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Santa Engracia, An Unusual Village High in the Catalonian Pyrenees, Spain

Perched high on a giant slanting rock, Santa Engracia.

Perched high on a giant slanting rock, Santa Engracia.


The Pyrenees mountain range stretches from the Bay of Biscay to the Mediterranean, spanning a total of nearly 305 miles. A natural border between France and Spain there are 49 peaks at 3,000m and above, the highest being Pic D'Aneto at 3.404m (11,168ft).

Santa Engracia is a tiny village set way up high, at a 1000m, in the Catalonian Pyrenees. I've visited three times in all and find it the perfect base from which to hike the trails that criss cross the higher slopes.From here you can walk all the way north to France if you wish to! Or take the grand routes west and end up in Basque country!

The high Pyrenees is a haven for those who like the outdoors - climbers, bird watchers, naturalists (not naturists!) and those who love the idea that when people and mountains meet something great happens.

You can also 'stay local' and get to know the life the locals lead by visiting the many small communities that thrive here. It really is a spectacular part of the world, dominated by orangey-pink gold rock formations, home to eagles, ravens and vultures. If you prefer getting away from it all, far from the madding crowds, but still feel in touch with civilisation, then this is the place to come.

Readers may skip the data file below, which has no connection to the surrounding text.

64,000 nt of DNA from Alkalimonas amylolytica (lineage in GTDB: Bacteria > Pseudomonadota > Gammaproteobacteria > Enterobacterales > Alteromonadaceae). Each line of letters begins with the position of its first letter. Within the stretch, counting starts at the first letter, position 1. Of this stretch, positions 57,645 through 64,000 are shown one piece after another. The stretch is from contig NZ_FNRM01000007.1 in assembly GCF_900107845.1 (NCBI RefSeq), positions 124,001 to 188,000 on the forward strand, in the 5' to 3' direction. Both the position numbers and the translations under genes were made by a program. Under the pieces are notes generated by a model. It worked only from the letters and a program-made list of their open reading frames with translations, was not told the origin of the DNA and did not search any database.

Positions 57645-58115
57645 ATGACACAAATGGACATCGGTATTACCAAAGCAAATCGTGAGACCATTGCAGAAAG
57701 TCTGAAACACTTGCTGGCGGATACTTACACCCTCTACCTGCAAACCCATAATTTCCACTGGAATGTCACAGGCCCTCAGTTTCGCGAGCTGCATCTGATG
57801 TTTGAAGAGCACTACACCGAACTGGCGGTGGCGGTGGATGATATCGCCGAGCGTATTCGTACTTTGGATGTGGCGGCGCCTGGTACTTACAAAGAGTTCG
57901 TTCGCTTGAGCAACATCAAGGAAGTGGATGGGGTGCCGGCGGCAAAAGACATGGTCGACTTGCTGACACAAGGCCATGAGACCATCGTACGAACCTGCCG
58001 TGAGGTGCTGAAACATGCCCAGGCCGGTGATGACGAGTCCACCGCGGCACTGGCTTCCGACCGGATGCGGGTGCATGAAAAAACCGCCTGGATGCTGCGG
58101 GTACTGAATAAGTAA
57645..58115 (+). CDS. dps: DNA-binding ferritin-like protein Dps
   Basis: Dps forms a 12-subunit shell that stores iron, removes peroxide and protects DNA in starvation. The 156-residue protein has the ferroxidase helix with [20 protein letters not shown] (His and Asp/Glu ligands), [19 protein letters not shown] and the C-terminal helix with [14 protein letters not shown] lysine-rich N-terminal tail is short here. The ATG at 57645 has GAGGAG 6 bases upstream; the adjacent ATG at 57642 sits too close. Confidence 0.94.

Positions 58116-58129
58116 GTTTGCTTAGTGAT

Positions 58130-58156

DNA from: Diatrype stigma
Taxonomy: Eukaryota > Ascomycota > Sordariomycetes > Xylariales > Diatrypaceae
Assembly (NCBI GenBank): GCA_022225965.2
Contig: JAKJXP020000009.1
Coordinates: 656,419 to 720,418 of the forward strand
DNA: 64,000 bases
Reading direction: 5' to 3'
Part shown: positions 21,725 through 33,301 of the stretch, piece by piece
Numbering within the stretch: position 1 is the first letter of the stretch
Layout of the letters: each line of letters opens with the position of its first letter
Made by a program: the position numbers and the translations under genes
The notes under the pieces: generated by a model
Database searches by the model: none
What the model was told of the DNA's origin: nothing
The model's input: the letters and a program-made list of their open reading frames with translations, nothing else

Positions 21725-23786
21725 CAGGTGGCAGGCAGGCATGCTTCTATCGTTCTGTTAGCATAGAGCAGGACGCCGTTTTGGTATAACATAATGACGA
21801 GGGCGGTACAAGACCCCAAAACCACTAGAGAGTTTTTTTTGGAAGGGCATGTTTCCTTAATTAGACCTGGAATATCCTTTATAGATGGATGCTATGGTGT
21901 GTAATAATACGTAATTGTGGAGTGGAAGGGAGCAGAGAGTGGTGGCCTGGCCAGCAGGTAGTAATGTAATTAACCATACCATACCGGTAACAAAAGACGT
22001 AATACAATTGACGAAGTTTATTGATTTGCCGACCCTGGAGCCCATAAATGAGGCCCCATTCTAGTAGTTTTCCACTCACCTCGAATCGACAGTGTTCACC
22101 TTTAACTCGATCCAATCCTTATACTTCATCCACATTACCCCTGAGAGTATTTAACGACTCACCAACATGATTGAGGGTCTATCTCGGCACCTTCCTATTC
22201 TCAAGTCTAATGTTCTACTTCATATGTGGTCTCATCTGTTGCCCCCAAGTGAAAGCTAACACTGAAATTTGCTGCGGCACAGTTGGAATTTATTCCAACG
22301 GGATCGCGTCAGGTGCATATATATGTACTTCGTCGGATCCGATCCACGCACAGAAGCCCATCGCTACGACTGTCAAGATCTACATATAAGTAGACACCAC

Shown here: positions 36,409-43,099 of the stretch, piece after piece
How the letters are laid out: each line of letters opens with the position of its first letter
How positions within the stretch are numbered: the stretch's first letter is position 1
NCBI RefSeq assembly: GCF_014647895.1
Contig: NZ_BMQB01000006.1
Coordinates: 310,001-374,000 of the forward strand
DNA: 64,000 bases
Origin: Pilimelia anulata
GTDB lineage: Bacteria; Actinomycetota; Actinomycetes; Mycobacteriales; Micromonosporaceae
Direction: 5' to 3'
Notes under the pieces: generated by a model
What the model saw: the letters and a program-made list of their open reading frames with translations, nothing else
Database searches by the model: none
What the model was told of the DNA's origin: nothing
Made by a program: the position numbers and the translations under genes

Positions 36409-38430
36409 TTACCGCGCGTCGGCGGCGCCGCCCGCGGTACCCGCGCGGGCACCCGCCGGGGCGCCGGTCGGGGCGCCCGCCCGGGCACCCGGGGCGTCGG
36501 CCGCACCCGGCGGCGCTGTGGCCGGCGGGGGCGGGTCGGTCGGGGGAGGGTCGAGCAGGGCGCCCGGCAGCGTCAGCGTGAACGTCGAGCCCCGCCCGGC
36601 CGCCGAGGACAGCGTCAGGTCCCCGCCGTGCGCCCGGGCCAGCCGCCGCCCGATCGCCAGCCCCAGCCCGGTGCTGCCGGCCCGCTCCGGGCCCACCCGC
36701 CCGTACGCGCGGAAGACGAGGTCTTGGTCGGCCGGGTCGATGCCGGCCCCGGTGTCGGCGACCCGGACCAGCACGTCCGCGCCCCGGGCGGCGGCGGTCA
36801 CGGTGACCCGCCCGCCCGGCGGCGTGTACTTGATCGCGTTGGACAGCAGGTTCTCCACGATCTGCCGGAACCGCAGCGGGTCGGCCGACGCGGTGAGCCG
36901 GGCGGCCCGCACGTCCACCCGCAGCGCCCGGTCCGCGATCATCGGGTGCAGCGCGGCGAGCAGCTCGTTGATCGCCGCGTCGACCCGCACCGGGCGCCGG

How To Get To Santa Engracia

By far the best way to get to Santa Engracia is by train from Barcelona, via Lleida and the town of Tremp. Once you reach Tremp you can either get a taxi (15 euros) or walk the 12km up the mountain track. You'll need a meal before you attempt the latter as most of the route is uphill but the advantages - beautiful scenery, slow pace, pollution-free - are clear. Plus, if you're into Nature then expect some spectacular flora and fauna to come your way.

Vulture sailing overhead on a silver-blue morning.